In the moving last episode, Togame dies to a gunshot wound by Emonzaemon’s hand; however, she reveals her true intentions before dying.  Given her tragic childhood and ultimate patience, she had hoped to use the deviant swords for her vengeance.  Despite truly caring for Shichika, the side of her that fell for him is just another pawn in the greater plan, one that would have ultimately ended in his death.  Her unforeseen death surprises Togame, yet also relieves her from the pain of having to kill Shichika.

Dialogue
The dialogue of Katanagatari brilliantly dazzles, yet sometimes blinds.  The script writers for the anime know they’re clever, and as such, feel that their clever dialogue deserves to fill up every damn second of screen time.  If new viewers aren’t turned off by the art style, then they most likely will get bored by all the talky-talk.  The dialogue takes part in the predictable structure of each episode, as we start to notice the trend: Talk, talk, talk, talk, little bit of ass-kicking, and talk.  I can’t help but think that they do this intentionally to partially nod at the habit of shounen action manga/anime of inserting pre-battle speech and asides into their fight scenes.  This is reflected in the first episode of Katanagatari when Togame encourages Shichika to pick a catchphrase.  He ends up using the line, “…though by then, you’ll be torn to pieces,” in every one of his fights thereafter.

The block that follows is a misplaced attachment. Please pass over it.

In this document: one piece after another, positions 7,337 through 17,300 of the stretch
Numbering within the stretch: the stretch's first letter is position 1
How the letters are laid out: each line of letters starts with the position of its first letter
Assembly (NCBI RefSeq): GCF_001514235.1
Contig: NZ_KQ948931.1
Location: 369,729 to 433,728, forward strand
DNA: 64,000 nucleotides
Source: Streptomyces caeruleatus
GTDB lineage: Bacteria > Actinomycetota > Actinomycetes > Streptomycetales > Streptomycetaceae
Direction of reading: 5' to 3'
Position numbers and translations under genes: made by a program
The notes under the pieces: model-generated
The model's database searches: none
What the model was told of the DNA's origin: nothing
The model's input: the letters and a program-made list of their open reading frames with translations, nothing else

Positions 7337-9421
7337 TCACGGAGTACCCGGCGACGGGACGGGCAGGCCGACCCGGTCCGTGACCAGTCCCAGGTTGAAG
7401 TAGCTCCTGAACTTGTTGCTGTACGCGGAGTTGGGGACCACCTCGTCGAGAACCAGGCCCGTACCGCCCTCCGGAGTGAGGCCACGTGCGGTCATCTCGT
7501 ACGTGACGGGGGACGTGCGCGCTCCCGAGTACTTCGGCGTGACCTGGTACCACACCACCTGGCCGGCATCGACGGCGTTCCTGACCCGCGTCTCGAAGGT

Art
The art style of this anime is breathtaking, yet can be off-putting to the more traditional anime watcher.  They take special pains to include wood grain and textured materials in the background, yet give all characters rudimentary features.  The simplicity of the character design is balanced with brightly colored clothing, perhaps nodding at the modernity of its audience.

Overall
I ended up rating Katanagatari 9/10 (great); the only factors that prevented me from giving it a perfect 10 were the predictability and the ending which pissed me off.  The anime succeeded in making me an enemy of Princess Hitei, and seeing her by Shichika’s side did nothing to assuage the sadness I felt at Togame’s death.

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12 thoughts on “Katanagatari – Final Impression

  1. It looks like you just added another anime to my plan to watch list. I knew the streak wouldn’t last forever. I think I’ll wait quite a while to start it though so as to hopefully forget some of the stuff mentioned here, namely about Togame.